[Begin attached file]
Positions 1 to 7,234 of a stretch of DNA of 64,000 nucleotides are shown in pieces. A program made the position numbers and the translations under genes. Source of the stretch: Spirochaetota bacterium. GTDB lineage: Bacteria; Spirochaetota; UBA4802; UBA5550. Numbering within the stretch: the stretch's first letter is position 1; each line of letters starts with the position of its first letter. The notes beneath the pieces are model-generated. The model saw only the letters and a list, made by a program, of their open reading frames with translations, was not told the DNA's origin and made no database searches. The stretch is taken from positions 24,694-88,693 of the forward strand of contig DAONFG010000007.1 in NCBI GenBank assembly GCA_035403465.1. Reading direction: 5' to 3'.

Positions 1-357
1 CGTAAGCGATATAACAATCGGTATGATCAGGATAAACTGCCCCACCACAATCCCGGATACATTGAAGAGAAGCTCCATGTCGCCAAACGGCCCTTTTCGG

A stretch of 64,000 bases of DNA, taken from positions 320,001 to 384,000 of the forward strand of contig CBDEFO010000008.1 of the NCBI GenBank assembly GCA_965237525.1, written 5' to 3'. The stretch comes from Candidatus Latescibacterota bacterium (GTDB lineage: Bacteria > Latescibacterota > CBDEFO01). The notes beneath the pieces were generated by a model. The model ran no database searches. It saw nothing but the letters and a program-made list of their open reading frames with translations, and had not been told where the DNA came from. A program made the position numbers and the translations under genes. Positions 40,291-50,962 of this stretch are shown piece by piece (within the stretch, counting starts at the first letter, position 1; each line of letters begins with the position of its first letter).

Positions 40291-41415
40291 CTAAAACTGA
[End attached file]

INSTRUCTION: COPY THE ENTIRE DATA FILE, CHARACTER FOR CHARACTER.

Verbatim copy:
Positions 1 to 7,234 of a stretch of DNA of 64,000 nucleotides are shown in pieces. A program made the position numbers and the translations under genes. Source of the stretch: Spirochaetota bacterium. GTDB lineage: Bacteria; Spirochaetota; UBA4802; UBA5550. Numbering within the stretch: the stretch's first letter is position 1; each line of letters starts with the position of its first letter. The notes beneath the pieces are model-generated. The model saw only the letters and a list, made by a program, of their open reading frames with translations, was not told the DNA's origin and made no database searches. The stretch is taken from positions 24,694-88,693 of the forward strand of contig DAONFG010000007.1 in NCBI GenBank assembly GCA_035403465.1. Reading direction: 5' to 3'.

Positions 1-357
1 CGTAAGCGATATAACAATCGGTATGATCAGGATAAACTGCCCCACCACAATCCCGGATACATTGAAGAGAAGCTCCATGTCGCCAAACGGCCCTTTTCGG

A stretch of 64,000 bases of DNA, taken from positions 320,001 to 384,000 of the forward strand of contig CBDEFO010000008.1 of the NCBI GenBank assembly GCA_965237525.1, written 5' to 3'. The stretch comes from Candidatus Latescibacterota bacterium (GTDB lineage: Bacteria > Latescibacterota > CBDEFO01). The notes beneath the pieces were generated by a model. The model ran no database searches. It saw nothing but the letters and a program-made list of their open reading frames with translations, and had not been told where the DNA came from. A program made the position numbers and the translations under genes. Positions 40,291-50,962 of this stretch are shown piece by piece (within the stretch, counting starts at the first letter, position 1; each line of letters begins with the position of its first letter).

Positions 40291-41415
40291 CTAAAACTGA